Suddenly thrown into the lawless, ugly reality of the world outside of desolate Silverlake, Saba is lost without Lugh to guide her. So perhaps the most surprising thing of all is what Saba learns about herself: she's a fierce fighter, an unbeatable survivor, and a cunning opponent. And she has the power to take down a corrupt society from the inside. Teamed up with a handsome daredevil named Jack and a gang of girl revolutionaries called the Free Hawks, Saba stages a showdown that will change the course of her own civilization.
Blood Red Road has a searing pace, a poetically minimal writing style, violent action, and an epic love story. Moira Young is one of the most promising and startling new voices in teen fiction."
Much like the majority of books I buy nowadays I bought this book solely based upon recommendations and reviews I had read, reviews written by fellow book bloggers- I admittedly didn't know much about it when buying it aside from the fact that it was overall extremely well received (dare I say that there was "hype" surrounding it), that the film rights to this book were optioned by Ridley Scott right from the get-go and that it was written in dialect. While I did enjoy this book, I must admit that I didn't enjoy it as much as others have (I have read countless reviews on Goodreads where people have stated things along the lines of "This is the best book that I have ever read" or "This book is the best of 2011"- I wouldn't categorize it as such-but then again, the last 10 or so books I have read have been dystopians/ post-apocalyptic books and therefore I can't help myself from ranking and comparing them/ I can't help myself from almost feeling burnt out with the genres), but I didn't dislike it either (it fits dead center in the YA book spectrum IMO).
I think that my largest complaint with this book is that at times it seemed that the sole reason it had been written was so that it could become a movie-I found the descriptions of the characters, setting, and the likes of to be quite lacking (I am under the opinion that this was done so that it could easily be converted into a script, with little editing needed). Take Lugh, for instance, Saba makes him out to be such an amazing person (I believe that she refers to him as being "the sun" on multiple occasions) and from what we saw of him, I must admit that I wasn't impressed- if anything Saba is the sun because the story revolves around her and she is truly the bright point of this book (despite being "prickly" on occasion).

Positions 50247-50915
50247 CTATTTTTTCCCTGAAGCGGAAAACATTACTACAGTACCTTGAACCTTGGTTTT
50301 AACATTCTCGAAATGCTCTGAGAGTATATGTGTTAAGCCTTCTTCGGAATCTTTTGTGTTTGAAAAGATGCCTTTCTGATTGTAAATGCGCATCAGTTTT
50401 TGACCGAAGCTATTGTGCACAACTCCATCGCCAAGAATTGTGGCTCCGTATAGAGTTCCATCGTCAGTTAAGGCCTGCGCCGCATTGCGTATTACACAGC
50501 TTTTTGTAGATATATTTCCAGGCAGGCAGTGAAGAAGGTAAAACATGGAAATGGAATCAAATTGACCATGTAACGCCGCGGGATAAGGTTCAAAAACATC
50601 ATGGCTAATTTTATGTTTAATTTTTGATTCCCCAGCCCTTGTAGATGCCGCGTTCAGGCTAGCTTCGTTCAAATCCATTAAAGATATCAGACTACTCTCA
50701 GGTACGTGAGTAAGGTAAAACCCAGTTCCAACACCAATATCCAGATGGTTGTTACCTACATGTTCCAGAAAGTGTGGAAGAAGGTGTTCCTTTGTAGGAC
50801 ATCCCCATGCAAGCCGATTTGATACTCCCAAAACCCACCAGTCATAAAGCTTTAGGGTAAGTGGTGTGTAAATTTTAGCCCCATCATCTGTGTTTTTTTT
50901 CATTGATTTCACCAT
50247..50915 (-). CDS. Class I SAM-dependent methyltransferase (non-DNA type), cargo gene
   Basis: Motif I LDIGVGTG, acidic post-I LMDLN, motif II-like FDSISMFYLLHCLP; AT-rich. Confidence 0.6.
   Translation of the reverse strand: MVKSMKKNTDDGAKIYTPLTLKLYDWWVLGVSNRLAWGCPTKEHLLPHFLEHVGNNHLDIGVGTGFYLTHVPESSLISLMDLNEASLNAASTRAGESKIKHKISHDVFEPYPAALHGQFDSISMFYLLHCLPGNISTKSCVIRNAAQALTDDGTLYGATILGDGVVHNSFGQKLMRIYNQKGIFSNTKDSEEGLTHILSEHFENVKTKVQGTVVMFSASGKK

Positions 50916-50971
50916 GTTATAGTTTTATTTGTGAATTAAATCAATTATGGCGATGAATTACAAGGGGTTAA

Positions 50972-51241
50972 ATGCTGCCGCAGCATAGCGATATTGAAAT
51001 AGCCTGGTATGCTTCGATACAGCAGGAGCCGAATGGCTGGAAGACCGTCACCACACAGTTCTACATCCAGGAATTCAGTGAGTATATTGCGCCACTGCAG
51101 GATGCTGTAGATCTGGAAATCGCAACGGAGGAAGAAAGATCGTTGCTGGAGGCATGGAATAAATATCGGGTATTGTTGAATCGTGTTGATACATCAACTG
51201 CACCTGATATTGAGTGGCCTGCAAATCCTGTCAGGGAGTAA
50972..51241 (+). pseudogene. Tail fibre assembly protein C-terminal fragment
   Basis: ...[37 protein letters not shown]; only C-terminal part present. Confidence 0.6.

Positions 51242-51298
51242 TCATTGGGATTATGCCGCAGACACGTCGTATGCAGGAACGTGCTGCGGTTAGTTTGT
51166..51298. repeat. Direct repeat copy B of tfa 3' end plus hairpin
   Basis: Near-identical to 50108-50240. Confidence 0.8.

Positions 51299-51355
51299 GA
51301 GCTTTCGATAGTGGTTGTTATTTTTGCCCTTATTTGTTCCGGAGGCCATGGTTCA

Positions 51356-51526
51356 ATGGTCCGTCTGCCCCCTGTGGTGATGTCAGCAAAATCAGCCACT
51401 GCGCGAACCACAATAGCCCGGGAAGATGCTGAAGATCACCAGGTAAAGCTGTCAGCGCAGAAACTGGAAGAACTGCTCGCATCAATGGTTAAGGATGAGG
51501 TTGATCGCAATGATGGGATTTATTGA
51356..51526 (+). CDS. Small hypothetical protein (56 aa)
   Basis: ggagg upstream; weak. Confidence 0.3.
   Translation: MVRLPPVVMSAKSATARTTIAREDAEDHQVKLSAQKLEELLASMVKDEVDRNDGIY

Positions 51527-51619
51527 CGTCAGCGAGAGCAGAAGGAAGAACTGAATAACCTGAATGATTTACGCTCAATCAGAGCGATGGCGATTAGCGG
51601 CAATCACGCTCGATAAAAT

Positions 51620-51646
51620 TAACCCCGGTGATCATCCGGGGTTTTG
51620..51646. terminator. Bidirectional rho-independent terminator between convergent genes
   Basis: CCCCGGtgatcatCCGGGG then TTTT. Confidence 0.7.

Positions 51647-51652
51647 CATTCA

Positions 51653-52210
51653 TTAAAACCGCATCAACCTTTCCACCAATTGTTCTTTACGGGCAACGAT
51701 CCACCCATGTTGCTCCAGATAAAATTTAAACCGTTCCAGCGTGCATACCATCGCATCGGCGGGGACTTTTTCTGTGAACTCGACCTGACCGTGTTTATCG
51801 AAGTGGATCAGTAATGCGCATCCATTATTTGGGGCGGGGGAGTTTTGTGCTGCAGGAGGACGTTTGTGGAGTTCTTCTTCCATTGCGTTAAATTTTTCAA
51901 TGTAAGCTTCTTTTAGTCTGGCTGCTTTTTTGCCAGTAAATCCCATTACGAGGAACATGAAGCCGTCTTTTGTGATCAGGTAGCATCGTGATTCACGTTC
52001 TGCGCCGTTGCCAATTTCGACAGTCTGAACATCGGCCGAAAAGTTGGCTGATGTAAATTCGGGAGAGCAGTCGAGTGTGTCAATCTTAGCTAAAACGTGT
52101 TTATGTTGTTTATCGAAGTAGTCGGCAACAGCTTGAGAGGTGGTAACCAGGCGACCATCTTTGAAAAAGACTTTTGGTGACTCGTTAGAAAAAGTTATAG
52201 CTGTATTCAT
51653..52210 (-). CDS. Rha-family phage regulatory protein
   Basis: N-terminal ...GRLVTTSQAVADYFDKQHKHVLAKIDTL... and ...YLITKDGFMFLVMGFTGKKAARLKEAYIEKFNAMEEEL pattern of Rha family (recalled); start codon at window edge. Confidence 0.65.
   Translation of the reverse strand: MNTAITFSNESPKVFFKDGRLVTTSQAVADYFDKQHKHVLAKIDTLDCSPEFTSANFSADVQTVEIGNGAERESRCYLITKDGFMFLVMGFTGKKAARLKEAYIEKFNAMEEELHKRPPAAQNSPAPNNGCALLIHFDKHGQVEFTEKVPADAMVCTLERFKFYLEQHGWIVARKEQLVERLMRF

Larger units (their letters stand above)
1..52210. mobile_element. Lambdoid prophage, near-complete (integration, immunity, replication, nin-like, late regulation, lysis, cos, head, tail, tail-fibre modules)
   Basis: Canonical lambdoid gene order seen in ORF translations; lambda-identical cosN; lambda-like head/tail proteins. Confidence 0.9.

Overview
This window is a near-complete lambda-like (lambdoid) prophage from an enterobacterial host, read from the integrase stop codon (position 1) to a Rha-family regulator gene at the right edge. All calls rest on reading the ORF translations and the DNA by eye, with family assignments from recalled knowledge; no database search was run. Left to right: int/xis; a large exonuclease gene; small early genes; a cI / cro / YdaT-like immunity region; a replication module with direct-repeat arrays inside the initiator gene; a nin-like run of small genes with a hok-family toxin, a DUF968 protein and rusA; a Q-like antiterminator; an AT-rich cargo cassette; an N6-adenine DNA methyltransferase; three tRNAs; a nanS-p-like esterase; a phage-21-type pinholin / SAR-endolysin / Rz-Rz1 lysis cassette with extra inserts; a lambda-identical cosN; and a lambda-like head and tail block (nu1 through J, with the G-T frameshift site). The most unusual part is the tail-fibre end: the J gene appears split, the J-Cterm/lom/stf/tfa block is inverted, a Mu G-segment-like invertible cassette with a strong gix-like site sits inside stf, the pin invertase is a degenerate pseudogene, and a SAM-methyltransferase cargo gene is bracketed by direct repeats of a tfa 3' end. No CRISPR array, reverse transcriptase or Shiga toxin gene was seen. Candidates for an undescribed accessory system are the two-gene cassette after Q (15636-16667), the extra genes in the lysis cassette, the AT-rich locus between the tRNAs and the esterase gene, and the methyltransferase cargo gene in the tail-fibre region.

As for the plot? Well, I just found it to be too simplistic and formalistic- I just felt like it only ever went in one direction (ie. Plot Point A> Plot Point B> Plot Point C> Plot Point D, sometimes its nice when things are shaken up, ie. Plot Point A> Plot Point B> Plot Point D> Plot Point C- at times it almost seemed that the plot was working too well in the characters favour).
I personally didn't have a problem with this book being written in dialect, but that being said, I don't think that it added to the book whatsoever (as opposed to something like the
I think that the best part of this book (aside from the ever-prickly Saba and the swoon-worthy Jack) was the cage-fighting (I can't believe that I just wrote that). I have never encountered a YA book that involves cage-fighting before and let me tell you, more YA books need to incorporate this into them! Seriously, as soon as a female YA character begins cage fighting her badassness goes through the roof.
All in all, despite my complaints I did really enjoy this book and I am very much looking forward to the next book in this series. I highly recommend this book to those who are looking for a different YA book, where the lead female is super kickass and where the main focus of the storyline is not romance.